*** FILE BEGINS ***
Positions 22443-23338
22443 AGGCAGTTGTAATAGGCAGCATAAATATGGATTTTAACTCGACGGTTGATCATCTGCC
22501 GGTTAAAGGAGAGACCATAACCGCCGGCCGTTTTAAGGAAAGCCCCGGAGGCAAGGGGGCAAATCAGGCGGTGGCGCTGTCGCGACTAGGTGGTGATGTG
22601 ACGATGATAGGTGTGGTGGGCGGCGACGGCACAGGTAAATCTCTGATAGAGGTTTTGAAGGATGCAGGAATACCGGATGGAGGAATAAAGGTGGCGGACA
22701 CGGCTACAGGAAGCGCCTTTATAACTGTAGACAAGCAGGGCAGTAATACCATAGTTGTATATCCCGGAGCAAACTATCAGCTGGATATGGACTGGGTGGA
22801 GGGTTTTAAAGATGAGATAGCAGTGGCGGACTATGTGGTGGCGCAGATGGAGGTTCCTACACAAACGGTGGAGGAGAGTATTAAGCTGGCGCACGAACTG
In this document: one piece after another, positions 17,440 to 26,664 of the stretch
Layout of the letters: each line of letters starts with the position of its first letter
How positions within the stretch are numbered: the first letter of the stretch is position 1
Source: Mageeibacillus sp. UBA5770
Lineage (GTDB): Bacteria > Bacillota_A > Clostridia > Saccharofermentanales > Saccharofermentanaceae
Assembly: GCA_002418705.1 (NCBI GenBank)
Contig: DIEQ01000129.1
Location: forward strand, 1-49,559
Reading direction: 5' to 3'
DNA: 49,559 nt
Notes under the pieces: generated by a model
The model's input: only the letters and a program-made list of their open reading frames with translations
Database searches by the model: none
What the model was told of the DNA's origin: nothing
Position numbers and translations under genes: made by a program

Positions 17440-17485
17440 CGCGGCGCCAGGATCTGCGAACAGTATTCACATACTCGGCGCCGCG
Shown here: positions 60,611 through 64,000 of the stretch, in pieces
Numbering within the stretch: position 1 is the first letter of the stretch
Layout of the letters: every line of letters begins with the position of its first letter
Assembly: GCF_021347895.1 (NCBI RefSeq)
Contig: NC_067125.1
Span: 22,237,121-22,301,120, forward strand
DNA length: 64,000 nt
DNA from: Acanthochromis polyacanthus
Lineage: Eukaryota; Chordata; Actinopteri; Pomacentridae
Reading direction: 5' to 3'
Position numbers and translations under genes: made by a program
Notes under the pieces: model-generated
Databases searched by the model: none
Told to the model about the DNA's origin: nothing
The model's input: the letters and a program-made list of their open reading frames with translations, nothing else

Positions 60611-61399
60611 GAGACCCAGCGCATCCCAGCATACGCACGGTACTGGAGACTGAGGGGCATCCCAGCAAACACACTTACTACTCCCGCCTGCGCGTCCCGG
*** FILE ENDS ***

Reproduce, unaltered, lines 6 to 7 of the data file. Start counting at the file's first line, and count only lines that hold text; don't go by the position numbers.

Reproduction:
22801 GGGTTTTAAAGATGAGATAGCAGTGGCGGACTATGTGGTGGCGCAGATGGAGGTTCCTACACAAACGGTGGAGGAGAGTATTAAGCTGGCGCACGAACTG
In this document: one piece after another, positions 17,440 to 26,664 of the stretch